“The light gets trapped inside the nanoshells,” said Yi Cui, associate professor of materials science engineering at Stanford and a senior author of the paper. “It circulates round and round rather than passing through and this is very desirable for solar applications.”

The researchers estimate that light circulates around the circumference of the shells a few times during which energy from the light gets absorbed gradually by the silicon. The longer they can keep the light in the material, the better the absorption will be.

“This is a new approach to broadband light absorption. The use of whispering-gallery resonant modes inside nanoshells is very exciting,” said Yan Yao, a post-doctoral researcher in the Cui Lab and a co-lead author of the paper. “It not only can lead to better solar cells, but it can be applied in other areas where efficient light absorption is important, such as solar fuels and photodetectors.”

The nanoshells look like this,

A scanning electron microscope (SEM) image of a single layer of nanocrystalline-silicon shells. The hollow shell structure improves light absorption while reducing the cost and weight of the device. Image: Yan Yao

Andrew Meyers’ Feb. 2012 article for Stanford University’s School of Engineering notes that improved light absorption isn’t the only advantage to this ‘whispering-gallery resonant mode’ technique,

Having demonstrated improved absorption, the engineers went on to show how their clever structure will pay dividends beyond the mere trapping of light.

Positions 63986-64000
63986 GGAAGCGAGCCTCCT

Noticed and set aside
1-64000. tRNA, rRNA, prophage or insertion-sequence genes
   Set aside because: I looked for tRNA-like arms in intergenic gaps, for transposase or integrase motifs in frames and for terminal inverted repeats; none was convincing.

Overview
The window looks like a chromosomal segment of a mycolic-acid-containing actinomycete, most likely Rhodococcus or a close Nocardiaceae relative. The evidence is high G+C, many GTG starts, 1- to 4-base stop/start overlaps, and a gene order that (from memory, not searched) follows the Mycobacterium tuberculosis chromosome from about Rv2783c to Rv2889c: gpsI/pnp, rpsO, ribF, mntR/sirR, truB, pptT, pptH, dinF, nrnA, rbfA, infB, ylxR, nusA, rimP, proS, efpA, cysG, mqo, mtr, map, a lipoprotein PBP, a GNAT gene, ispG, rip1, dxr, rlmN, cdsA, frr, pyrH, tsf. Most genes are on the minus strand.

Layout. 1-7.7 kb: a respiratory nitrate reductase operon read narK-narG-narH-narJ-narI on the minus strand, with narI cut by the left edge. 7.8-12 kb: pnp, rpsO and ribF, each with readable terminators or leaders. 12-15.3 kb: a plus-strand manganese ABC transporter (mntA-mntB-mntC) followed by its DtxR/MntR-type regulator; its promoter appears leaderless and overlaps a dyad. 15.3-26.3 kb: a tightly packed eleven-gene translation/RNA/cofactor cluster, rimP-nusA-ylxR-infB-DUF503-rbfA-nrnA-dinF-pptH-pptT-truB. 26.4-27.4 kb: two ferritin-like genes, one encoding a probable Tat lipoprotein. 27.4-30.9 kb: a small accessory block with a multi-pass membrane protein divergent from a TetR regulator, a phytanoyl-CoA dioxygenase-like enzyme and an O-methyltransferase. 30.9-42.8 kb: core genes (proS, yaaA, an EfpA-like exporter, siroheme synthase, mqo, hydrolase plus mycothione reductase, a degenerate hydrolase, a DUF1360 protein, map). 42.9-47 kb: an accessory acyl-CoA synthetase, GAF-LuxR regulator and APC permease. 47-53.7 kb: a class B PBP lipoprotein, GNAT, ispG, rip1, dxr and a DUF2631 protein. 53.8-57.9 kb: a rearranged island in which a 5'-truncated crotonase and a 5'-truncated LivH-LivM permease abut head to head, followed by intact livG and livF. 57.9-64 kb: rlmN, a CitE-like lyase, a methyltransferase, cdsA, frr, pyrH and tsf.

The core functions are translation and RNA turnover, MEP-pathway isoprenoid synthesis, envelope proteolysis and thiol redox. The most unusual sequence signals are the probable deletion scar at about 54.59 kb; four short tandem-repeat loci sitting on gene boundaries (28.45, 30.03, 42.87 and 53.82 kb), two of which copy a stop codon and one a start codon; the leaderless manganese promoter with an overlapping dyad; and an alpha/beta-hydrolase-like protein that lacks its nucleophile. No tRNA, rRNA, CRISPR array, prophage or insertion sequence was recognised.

First, nanoshells can be made quickly. “A micron-thick flat film of solid nanocrystalline-silicon can take a few hours to deposit, while nanoshells achieving similar light absorption take just minutes,” said Yan.

The nanoshell structure likewise uses substantially less material, one-twentieth that of solid nanocrystalline-silicon.

“A twentieth of the material, of course, costs one-twentieth and weighs one-twentieth what a solid layer does,” said Jie. “This might allow us to cost effectively produce better-performing solar cells of rare or expensive materials.”

“The solar film in our paper is made of relatively abundant silicon, but down the road, the reduction in materials afforded by nanoshells could prove important to scaling up the manufacturing of many types of thin film cells, such as those which use rarer materials like tellurium and indium” said Vijay Narasimhan, a doctoral candidate in the Cui Lab and co-author of the paper.

Finally, the nanoshells are relatively indifferent to the angle of incoming light and the layers are thin enough that they can bend and twist without damage. These factors might open up an array of new applications in situations where achieving optimal incoming angle of the sun is not always possible. Imagine solar sails on the high seas or photovoltaic clothing for mountain climbing.

The researchers’ paper was published in Nature Communications and the authors include: Shanhui Fan, a professor of electrical engineering, Yi Cui, associate professor of materials science engineering, Yan Yao, a post-doctoral researcher in the Cui Lab, Vijay Narasimhan, a doctoral candidate in the Cui Lab, and Jie Yao, a post-doctoral researcher in the Cui Lab.